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IPPF ESEAOR Welcomes Landmark Ruling Declaring Japan's Forced Sterilisation Unconstitutional

IPPF ESEAOR welcomes Japan’s Supreme Court ruling that declares eugenics law practices unconstitutional; mandates government compensation for forced sterilisation survivors.

Kuala Lumpur, 5 July 2024 - The International Planned Parenthood Federation East, Southeast Asia, and Oceania Region (IPPF ESEAOR) welcomes the landmark ruling by Japan’s Supreme Court, declaring practices under the now-defunct eugenics law unconstitutional and ordering the government to pay damages to survivors of forced sterilisations.

This historic ruling by the nation’s highest court is a significant victory for the plaintiffs and about 25,000 others forcibly sterilised under the law. The court rejected the government’s argument about the 20-year statute of limitations, deeming it irrelevant in this case and setting an important precedent for survivors to come forward.

The Eugenic Protection Law (EPL), in place from 1948 to 1996, allowed authorities to forcibly sterilise people with disabilities, including those with mental health conditions, hereditary diseases, and leprosy. The law was repealed in 1996 after activists highlighted forced sterilisations at the 1994 International Conference on Population and Development (ICPD) in Cairo, emphasising that reproductive rights are human rights and underscoring the need for bodily autonomy.

Tomoko Fukuda, IPPF ESEAOR Regional Director, stated: “This ruling is long overdue. The stories of those whose life decisions were forcibly taken away are heart-wrenching. This recognition by the Japanese government acknowledges horrific actions against humanity. It gives us hope that Japan is moving in the right direction for upholding sexual and reproductive health and rights for all.”

Despite Japan's economic development and accessible healthcare, the country continues to lag in gender equality, as highlighted by the World Economic Forum’s Gender Gap Report 2024. Ranked 118th out of 146 countries, Japan improved from the previous year’s rank of 125th but remains the lowest among the Group of Seven (G7) nations. This is due to long-standing issues such as the gender pay gap, low representation of women in politics and leadership roles, and barriers to sexual reproductive health and rights (SRHR).

"Civil society, media, and the private sector must unite to amplify our voices and raise awareness. We must keep pressuring the government to pave the way for greater bodily autonomy and reproductive rights, ensuring meaningful change,” she emphasised.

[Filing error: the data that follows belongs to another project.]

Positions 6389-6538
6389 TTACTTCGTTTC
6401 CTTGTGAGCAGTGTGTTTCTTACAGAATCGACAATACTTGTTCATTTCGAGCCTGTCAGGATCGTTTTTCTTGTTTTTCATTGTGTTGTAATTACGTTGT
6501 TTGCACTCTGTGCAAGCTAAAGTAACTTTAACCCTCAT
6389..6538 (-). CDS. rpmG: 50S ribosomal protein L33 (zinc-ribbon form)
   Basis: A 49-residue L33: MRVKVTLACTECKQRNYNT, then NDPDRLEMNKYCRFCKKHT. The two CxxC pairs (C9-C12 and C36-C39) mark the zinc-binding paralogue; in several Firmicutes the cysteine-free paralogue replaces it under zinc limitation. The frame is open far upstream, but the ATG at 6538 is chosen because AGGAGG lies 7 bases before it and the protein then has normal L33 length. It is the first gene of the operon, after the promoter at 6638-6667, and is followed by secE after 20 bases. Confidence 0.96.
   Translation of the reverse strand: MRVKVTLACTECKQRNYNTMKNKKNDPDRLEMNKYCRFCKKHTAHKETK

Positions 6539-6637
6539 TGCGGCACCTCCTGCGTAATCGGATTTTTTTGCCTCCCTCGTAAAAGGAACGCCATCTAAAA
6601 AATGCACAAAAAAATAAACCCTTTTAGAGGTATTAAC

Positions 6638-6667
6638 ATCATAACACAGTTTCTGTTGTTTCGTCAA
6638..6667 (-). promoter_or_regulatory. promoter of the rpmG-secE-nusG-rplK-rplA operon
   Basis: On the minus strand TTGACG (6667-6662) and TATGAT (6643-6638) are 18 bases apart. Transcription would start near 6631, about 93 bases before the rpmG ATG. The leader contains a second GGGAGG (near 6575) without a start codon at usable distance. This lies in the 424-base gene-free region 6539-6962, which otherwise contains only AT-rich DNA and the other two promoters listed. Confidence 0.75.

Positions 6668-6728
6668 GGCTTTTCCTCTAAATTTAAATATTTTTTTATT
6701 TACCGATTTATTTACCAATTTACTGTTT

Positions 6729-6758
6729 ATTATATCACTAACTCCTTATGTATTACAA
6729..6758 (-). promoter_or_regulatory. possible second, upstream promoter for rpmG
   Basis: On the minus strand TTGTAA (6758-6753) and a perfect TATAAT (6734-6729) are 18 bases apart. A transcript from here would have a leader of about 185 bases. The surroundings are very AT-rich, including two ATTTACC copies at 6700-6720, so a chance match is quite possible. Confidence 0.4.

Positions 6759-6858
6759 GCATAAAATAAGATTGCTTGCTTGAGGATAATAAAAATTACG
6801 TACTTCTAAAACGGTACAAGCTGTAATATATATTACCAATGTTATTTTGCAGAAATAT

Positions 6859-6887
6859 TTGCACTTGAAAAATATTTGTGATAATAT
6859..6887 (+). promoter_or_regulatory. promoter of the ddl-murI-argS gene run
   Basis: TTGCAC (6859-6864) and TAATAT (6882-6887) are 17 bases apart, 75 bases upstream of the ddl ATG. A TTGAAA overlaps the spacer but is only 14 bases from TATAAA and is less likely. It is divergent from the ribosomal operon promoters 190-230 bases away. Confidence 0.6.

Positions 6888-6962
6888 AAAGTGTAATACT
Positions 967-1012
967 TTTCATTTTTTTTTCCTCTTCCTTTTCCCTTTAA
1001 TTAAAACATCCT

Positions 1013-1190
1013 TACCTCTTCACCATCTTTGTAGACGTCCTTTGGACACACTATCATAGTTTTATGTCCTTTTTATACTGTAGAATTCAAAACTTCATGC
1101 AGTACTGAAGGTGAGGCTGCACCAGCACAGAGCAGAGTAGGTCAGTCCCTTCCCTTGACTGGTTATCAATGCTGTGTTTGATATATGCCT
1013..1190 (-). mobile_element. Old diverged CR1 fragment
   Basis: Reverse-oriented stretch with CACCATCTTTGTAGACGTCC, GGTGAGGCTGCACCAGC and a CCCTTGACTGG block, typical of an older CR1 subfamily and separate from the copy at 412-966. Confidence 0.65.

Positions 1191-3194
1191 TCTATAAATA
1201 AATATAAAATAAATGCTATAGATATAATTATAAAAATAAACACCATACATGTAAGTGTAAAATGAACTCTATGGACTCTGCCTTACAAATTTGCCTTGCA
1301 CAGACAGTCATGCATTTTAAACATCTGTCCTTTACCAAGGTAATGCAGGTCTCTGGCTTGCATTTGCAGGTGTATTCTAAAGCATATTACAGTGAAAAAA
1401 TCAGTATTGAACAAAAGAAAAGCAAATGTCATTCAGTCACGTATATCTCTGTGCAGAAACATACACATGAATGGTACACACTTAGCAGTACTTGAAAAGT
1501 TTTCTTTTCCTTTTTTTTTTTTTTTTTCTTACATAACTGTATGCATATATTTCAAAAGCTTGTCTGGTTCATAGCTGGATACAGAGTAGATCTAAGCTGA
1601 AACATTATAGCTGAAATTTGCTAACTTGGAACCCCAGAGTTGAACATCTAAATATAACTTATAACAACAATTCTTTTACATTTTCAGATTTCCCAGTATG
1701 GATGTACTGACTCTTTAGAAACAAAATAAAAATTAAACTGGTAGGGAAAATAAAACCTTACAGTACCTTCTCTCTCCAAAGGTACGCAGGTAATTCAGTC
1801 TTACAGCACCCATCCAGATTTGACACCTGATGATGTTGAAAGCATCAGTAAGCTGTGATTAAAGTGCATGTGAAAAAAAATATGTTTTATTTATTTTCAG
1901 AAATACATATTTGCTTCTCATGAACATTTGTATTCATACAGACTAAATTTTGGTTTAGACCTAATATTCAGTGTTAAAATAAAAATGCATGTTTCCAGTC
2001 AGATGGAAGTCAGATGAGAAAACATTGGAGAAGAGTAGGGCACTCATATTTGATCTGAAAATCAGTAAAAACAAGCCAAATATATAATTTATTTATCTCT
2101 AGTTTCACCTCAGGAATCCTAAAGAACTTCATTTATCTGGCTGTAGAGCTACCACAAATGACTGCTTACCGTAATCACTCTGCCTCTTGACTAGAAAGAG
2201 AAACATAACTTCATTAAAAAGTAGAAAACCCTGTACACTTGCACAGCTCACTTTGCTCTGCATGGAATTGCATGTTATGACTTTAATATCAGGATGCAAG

In 2019, following more than two decades of advocacy to revise this discriminatory policy, parliament passed legislation granting ¥3.2 million ($20,000) in state compensation to each individual affected by forced sterilisation under the relief law. Survivors and activists argued that this amount was insufficient, given the severity of their suffering.

Building on this milestone, in 2023, a detailed 1,400-page report was submitted to parliament, revealing extensive findings into the law's enactment and impact. The probe, which began in 2020, uncovered about 16,500 people were sterilised against their will using deception and anaesthesia. Additionally, 8,500 individuals who ostensibly consented were likely coerced.

Consent rules gained attention last year when the health ministry approved Japan’s first abortion pill, the Mefeego pill pack by Linepharma, as an alternative to surgical procedures. The ministry stated that spousal consent laws still apply to abortion pills. The 1996 Maternal Health Act, which includes the spousal consent requirement, evolved from the 1948 Eugenic Protection Act, which legalised abortion.

Image/banner credit: Yuichi Yamazaki/AFP/Getty Images

Notes to editors:

The International Planned Parenthood Federation (IPPF) is a global healthcare provider and a leading advocate of sexual and reproductive health and rights for all. Led by a courageous and determined group of women, IPPF was founded in 1952, and today, it is a movement of 150 member associations and collaborative partners with a presence in over 146 countries. IPPF East & Southeast Asia and Oceania Region (ESEAOR), based in Kuala Lumpur, Malaysia, is one of IPPF’s six regional offices with a Sub Regional Office for the Pacific in Suva, Fiji.

For more information and media enquiries, contact:

Malarvili Meganathan,
Regional Communications, Voice & Media Advisor,
East, Southeast Asia and Oceania Region
[email protected]